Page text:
Ratings

This media has not been rated yet.
Be the first one!

To rate this media or to interact with your friends, create a free mediatly account. You'll also be able to collaborate with our growing community and make it you digital entertainment center.

Friends who like

Sign up to see which of your friends like this.

Linked media  

Linking media

Mediatly © 2013

Mediatly, The multimedia social network

Discover new movies and TV shows to watch, novels or comics to read, music to hear and games to play thanks to your friends. It's fast, free, simple and enjoyable!
To start discover a new world, Sign up for free

  
Carolco Pictures (1976)

Carolco Pictures, Inc.

Type :  

  Summary  

Carolco Pictures, Inc., Carolco International N.V., or Anabasis Investments was an American independent film production company that, within a decade, went from producing such blockbuster successes as Terminator 2: Judgment Day and the first three movies of the Rambo series to being bankrupted by box office bombs such as Cutthroat Island and Showgirls.

  Biography  

 Early years
The company was founded by two film investors, Mario Kassar and Andrew Vajna, as Anabasis Investments. Their goal was to make their new studio a major independent production company producing A-movies. Their earliest films were co-produced with Canadian theater magnate Garth Drabinsky.

One of the first Anabasis/Carolco films was First Blood , followed by the sequel Rambo: First Blood Part II with Sylvester Stallone (who later signed a ten-picture deal with the studio). The release of Rambo: First Blood Part II was so instrumental to Carolco's financial success that from then on, the music of the company's logo utilizes the first stanza of its famous score, written by Jerry Goldsmith.

Also in 1985, Carolco started a distribution deal with then-fledging production company TriStar Pictures. TriStar released a majority of Carolco's films from that point on in the U.S. and some international countries until 1994.

Carolco entered home video distribution as well. Independent video distributor International Video Entertainment was going through financial difficulties and was near bankruptcy. In 1986, Carolco purchased IVE in the hopes of "turning the company around". The deal was finalized a year later. IVE became LIVE Entertainment, later Artisan Entertainment, which was bought by Lions Gate Home Entertainment.

On August 28, 1987, Carolco acquired television syndicator Orbis Communications for $15.4 million and initiated television production and distribution. They also purchased the former De Laurentiis Entertainment Group production facility in Wilmington, North Carolina, and established Carolco Home Video, with LIVE Entertainment as output partner.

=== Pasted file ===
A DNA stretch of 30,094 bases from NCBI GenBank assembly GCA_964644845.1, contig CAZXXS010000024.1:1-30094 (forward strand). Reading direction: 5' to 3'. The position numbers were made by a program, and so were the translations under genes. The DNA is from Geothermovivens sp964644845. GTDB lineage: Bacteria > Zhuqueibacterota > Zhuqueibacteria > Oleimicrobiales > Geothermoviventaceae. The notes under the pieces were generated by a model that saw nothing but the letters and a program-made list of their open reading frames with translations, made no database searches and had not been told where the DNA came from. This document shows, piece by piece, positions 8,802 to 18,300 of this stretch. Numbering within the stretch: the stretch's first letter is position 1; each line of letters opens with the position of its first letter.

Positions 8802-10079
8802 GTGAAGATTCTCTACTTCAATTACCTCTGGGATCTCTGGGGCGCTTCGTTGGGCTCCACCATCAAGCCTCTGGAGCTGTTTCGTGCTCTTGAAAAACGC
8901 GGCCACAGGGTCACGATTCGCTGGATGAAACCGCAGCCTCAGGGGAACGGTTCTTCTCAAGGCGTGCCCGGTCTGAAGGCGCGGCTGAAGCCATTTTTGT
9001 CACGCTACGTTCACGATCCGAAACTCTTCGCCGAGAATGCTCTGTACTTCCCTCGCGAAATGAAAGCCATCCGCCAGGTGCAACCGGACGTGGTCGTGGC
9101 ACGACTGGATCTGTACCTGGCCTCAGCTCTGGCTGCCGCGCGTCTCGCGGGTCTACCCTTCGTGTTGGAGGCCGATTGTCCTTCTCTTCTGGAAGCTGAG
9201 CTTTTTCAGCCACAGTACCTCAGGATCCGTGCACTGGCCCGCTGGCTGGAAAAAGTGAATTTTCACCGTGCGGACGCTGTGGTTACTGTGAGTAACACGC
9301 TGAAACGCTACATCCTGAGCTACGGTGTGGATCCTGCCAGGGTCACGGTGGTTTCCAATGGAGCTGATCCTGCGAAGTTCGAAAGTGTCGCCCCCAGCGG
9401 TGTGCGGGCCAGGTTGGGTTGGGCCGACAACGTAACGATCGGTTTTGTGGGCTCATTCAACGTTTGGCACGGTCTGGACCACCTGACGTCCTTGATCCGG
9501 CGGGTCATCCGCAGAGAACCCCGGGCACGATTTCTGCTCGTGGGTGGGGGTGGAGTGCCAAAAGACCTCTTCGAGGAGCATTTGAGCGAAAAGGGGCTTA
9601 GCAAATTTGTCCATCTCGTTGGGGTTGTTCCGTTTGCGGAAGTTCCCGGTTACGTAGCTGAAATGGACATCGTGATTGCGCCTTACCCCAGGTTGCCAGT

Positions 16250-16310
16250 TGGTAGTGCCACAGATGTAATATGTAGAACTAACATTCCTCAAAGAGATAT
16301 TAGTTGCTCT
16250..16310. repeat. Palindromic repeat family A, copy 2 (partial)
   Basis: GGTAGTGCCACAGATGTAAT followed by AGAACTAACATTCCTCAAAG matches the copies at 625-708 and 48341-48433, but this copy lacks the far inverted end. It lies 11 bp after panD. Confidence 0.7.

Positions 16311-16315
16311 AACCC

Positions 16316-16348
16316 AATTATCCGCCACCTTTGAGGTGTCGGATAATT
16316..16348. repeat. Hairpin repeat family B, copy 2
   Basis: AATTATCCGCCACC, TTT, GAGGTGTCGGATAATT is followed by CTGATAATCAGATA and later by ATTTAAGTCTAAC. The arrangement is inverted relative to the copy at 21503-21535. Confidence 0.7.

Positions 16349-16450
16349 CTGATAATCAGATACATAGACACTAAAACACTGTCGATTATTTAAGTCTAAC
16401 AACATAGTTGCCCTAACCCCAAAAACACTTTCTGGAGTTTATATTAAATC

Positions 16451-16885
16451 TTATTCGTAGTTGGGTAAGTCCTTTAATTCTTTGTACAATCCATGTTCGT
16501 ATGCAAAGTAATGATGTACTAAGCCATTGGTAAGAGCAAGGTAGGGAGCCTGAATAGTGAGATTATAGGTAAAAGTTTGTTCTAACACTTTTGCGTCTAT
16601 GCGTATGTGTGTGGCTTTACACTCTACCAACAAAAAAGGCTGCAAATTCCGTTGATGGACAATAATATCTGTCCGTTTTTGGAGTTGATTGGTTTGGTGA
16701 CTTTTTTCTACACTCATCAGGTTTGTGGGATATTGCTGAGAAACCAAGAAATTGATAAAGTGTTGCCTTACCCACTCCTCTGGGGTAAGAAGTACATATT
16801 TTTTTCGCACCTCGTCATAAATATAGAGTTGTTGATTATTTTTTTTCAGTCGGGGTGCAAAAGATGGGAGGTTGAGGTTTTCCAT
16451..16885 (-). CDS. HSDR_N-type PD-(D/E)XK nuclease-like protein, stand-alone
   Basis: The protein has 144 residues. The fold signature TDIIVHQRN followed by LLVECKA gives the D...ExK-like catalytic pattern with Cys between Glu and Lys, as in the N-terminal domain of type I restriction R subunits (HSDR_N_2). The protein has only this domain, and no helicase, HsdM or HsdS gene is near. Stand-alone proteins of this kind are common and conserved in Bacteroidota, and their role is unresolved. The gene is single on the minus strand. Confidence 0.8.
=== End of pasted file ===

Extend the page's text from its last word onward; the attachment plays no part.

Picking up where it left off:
Jose Menendez was a member of the Board of Directors of Carolco until August 1989, when he and his wife were murdered by their sons Lyle and Erik Menendez.

After his partnership with Kassar, Vajna created a sister studio to Carolco, Cinergi Pictures, in November 1989. Cinergi started to release films with The Walt Disney Company through Hollywood Pictures and Touchstone Pictures.

 1990–1994
In 1990, Carolco went on to acquire the rights to the Terminator franchise from Hemdale Film Corporation. The company re-hired Terminator director James Cameron and Arnold Schwarzenegger to star in a multi-million-dollar budgeted sequel, Terminator 2: Judgment Day . It was the highest-grossing film of the year, and as it turned out, the most successful film in Carolco's history. Also in 1990, Carolco entered into a joint venture with New Line Cinema to start Seven Arts Pictures, a distribution company which primarily released much of Carolco's low-budget output.

Carolco struggled for some years to secure the rights to Spider-Man, a property that James Cameron was keen to produce as a film. Plans fell through, although it would eventually be made as a Sam Raimi film for Columbia Pictures. Toward the end of shooting True Lies, Variety carried the announcement that Carolco had received a completed screenplay from Cameron. This script bore the names of James Cameron, John Brancato, Ted Newsom, Barry Cohen and "Joseph Goldmari", a typographical scrambling of Golan's pen name ("Joseph Goldman") with Marvel executive Joseph Calimari. The script's text was identical to what Golan had submitted to Columbia the previous year, with the addition of a new 1993 date. Cameron stalwart Arnold Schwarzenegger was frequently linked to the project as the director's choice for Dr. Octopus. As late as 1995, Internet industry sources such as Baseline Hollywood still listed both Neil Ruttenberg (author of one of the 1990 "Doc Ock" variations submitted to Columbia), and James Cameron as co-writers.

 Bankrupt
Though budgets for their feature films grew, box office revenue fell. Following the disastrous releases of Cutthroat Island and Showgirls by new distribution partner MGM in 1995, Carolco filed for Chapter 11 bankruptcy protection and the company closed soon after. Most of Carolco's assets were purchased by 20th Century Fox for $50 million.

Out of the ashes rose a new partnership between Carolco's owner and Cinergi's owner in 2002: C2 Pictures.

Show more

  Movie

  TV show

  Photos    

  Videos  

  Press reviews    

  User reviews

  Sources

Whole or part of the information contained in this card come from the Wikipedia article "Carolco Pictures", licensed under CC-BY-SA full list of contributors here.